• Court Rules on Permit Delays, “Interchange Prohibition”

    A federal appeals court ruled against open-ended delays in responding to billboard permit applications and also took a swing at Pennsylvania’s prohibition against billboards near interchanges.The ruling was issued July 15 (Adams Outdoor Advertising v. Pennsylvania Department of Transportation).

    Background

    Adams applied for a state permit in 2016 to install a billboard along US Route 22 in Hanover Township; the application was pending more than a year. Pennsylvania DOT denied the application, after Adams sued, because the proposed location was less than 500 feet from an interchange.

    Key points in the case

    Attorney Victor Cavacini of Gross McGinley LLP represented Adams Outdoor

    • Time limit – For billboard companies, protracted decision making by government agencies is a common frustration. The appeals court ruled in Adams’ favor on this point.  “The (Pennsylvania Outdoor Advertising Control) Act contains no time limit at all, and neither do the regulations implementing it. In practice this has caused permit applications to remain pending for prolonged period of time – sometimes more than a year, as occurred to Adams’ application here.”  The appeals court concurred with the lower court’s decision to block Pennsylvania DOT from enforcing the permit requirement “until there is set a time that satisfies the First Amendment.”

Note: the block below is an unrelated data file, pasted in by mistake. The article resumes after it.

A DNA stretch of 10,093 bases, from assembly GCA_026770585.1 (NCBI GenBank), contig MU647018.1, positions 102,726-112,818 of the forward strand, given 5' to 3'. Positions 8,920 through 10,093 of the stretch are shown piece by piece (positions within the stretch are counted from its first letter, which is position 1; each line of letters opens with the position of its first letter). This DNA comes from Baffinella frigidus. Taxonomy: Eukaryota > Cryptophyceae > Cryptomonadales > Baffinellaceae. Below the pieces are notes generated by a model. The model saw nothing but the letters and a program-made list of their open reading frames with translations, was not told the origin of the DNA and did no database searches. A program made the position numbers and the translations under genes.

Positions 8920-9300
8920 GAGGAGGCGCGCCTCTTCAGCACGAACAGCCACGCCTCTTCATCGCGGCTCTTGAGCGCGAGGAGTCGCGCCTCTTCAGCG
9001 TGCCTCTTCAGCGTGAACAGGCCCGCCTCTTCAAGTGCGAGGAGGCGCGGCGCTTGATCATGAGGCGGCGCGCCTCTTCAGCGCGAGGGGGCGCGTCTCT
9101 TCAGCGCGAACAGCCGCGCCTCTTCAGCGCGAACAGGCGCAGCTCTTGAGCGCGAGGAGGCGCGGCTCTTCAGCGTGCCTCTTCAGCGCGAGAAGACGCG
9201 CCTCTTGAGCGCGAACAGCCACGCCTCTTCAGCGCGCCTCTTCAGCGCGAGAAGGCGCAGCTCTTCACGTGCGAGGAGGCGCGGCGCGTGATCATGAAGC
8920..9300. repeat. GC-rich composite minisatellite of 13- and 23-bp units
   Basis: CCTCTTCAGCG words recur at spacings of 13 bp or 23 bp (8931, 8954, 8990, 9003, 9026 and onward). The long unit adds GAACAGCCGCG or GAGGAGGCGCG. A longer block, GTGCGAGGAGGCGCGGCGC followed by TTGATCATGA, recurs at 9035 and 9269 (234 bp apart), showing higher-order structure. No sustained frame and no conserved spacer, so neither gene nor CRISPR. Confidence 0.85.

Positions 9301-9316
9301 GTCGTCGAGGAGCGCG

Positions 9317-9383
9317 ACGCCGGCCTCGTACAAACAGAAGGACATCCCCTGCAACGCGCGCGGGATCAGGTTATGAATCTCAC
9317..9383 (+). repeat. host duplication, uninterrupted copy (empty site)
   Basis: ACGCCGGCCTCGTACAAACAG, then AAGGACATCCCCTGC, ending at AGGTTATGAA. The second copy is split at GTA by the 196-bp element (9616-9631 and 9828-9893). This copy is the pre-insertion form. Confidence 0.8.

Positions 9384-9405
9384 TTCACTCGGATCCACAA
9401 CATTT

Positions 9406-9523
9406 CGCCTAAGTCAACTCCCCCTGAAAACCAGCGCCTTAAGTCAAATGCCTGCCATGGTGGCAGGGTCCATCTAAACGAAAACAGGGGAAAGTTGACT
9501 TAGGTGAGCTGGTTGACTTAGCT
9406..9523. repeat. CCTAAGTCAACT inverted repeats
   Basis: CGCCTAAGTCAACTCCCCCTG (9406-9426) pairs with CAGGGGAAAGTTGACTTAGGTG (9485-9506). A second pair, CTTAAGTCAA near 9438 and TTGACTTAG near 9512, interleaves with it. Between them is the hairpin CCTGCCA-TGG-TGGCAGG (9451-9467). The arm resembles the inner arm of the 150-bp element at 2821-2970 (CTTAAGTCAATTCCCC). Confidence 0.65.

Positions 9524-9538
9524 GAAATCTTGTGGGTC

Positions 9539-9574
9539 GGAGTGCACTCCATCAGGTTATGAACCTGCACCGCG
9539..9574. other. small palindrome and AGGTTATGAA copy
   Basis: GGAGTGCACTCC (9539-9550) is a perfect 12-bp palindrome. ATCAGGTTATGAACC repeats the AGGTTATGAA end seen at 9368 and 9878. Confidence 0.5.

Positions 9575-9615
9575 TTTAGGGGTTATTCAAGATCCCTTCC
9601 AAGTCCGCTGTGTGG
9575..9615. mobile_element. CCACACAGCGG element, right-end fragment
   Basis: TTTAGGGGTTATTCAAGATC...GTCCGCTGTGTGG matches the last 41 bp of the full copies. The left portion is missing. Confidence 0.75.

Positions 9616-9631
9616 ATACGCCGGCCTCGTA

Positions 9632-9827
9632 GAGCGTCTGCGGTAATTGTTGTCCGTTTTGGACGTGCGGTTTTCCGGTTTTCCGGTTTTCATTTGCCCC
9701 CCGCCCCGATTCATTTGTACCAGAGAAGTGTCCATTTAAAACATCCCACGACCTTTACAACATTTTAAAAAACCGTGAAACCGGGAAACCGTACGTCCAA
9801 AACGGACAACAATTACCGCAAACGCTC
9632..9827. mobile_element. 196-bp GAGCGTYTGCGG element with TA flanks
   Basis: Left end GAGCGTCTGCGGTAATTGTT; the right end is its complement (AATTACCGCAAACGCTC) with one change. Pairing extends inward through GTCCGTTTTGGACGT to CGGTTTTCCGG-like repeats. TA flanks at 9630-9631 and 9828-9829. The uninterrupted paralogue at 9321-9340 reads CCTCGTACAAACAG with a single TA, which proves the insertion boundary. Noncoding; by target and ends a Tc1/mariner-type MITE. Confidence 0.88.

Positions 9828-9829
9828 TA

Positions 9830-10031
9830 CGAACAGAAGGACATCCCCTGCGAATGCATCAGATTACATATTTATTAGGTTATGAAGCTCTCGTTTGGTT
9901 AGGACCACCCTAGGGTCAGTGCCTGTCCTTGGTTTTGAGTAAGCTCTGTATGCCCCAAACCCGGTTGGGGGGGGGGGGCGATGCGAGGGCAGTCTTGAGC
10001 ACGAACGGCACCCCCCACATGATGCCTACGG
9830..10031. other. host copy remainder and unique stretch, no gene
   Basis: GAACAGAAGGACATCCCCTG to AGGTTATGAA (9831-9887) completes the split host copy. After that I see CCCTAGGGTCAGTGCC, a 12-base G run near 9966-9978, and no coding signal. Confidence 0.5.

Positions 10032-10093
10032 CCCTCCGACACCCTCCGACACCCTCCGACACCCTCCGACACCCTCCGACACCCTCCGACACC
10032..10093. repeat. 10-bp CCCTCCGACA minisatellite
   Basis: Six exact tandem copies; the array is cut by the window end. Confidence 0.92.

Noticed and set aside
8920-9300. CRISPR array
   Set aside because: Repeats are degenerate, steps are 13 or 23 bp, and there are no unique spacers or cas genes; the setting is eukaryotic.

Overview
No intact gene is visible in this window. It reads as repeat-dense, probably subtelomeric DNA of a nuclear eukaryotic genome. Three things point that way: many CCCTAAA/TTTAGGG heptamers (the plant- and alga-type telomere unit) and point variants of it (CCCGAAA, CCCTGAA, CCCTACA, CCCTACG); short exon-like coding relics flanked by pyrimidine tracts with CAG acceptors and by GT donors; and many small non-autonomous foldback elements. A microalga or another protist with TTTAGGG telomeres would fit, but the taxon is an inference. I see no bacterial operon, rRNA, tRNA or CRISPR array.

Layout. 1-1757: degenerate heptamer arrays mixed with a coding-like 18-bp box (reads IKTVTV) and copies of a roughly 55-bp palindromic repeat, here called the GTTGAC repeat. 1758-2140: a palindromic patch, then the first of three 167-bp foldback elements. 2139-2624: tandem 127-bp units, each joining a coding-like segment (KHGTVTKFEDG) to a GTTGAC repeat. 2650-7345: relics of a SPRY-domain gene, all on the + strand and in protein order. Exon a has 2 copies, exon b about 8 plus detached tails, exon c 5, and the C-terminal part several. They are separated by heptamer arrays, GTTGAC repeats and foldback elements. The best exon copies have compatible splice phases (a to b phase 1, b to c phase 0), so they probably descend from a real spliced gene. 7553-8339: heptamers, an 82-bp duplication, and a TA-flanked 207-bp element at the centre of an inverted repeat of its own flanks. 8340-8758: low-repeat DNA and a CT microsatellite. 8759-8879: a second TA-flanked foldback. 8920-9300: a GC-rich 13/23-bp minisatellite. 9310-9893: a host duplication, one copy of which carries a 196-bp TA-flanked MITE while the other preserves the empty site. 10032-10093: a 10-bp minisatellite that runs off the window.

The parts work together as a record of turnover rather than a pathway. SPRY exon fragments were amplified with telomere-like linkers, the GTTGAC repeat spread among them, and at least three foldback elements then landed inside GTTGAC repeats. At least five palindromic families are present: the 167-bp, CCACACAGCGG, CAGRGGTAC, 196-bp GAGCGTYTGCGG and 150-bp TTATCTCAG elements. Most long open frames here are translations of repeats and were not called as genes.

• Free speech – Adams said the interchange prohibition violates its free speech rights. The federal appeals court sent this part of the case back to the federal trial court, ordering the government to show that it’s not violating the First Amendment.  “(Pennsylvania DOT) Secretary (Leslie) Richards bears the burden to justify the restraint it imposes and the exemptions it provides,” the appeals court said. “She has not done so on the current record. On remand she will have that chance.”
    • Vagueness – Adams said the interchange prohibition is unconstitutionally vague. The court disagreed, ruling that the prohibition is clear.

    Attorney Victor F. Cavacini of Gross McGinley based in Allentown, PA, argued the case for Adams.


    Paid Advertisement

    Print Friendly, PDF & Email

    Hits: 96

    Comments are closed.